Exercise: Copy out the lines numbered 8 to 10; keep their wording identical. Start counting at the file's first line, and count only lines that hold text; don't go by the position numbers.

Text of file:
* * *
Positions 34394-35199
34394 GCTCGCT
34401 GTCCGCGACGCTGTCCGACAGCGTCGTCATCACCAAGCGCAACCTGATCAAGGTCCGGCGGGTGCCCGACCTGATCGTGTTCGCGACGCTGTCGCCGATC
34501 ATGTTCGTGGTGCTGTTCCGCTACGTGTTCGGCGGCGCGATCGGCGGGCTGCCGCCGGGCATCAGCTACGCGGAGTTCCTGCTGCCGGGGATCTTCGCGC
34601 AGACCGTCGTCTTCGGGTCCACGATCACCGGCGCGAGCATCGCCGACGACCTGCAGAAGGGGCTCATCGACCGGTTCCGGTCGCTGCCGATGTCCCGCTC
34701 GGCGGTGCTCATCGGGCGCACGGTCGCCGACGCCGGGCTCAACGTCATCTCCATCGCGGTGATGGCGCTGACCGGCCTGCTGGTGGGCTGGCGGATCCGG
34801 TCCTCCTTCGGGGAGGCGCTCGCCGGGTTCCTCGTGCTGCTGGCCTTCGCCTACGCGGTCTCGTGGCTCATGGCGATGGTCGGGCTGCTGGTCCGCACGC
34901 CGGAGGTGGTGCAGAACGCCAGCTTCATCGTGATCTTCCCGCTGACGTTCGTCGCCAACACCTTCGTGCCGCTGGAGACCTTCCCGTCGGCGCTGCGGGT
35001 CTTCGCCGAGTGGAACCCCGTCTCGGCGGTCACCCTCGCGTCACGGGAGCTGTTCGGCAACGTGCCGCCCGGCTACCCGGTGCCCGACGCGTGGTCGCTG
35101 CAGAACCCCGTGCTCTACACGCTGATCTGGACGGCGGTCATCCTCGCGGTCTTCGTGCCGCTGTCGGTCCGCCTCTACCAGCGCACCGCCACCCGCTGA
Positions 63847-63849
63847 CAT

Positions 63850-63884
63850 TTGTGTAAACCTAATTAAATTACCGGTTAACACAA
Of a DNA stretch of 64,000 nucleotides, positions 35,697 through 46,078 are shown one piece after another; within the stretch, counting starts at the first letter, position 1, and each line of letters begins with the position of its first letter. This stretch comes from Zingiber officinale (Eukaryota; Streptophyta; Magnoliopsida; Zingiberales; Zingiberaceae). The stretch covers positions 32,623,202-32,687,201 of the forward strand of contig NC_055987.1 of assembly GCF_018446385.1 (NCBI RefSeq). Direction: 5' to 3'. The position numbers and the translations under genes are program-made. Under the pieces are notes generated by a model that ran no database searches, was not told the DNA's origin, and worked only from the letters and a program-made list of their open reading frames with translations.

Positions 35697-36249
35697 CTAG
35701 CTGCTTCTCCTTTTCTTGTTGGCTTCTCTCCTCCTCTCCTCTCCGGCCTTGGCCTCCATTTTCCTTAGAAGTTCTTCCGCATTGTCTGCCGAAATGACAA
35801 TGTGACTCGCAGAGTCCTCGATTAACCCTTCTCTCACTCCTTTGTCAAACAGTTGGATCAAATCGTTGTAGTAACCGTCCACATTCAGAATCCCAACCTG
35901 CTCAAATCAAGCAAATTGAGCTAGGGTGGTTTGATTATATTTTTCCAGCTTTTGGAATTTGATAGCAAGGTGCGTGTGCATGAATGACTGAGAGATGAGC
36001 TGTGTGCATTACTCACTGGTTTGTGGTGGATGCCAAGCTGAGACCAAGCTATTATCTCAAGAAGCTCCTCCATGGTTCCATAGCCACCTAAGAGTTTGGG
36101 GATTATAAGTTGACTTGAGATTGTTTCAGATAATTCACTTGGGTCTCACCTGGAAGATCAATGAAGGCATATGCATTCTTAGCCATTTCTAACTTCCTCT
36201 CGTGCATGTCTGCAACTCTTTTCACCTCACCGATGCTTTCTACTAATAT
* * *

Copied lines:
34901 CGGAGGTGGTGCAGAACGCCAGCTTCATCGTGATCTTCCCGCTGACGTTCGTCGCCAACACCTTCGTGCCGCTGGAGACCTTCCCGTCGGCGCTGCGGGT
35001 CTTCGCCGAGTGGAACCCCGTCTCGGCGGTCACCCTCGCGTCACGGGAGCTGTTCGGCAACGTGCCGCCCGGCTACCCGGTGCCCGACGCGTGGTCGCTG
35101 CAGAACCCCGTGCTCTACACGCTGATCTGGACGGCGGTCATCCTCGCGGTCTTCGTGCCGCTGTCGGTCCGCCTCTACCAGCGCACCGCCACCCGCTGA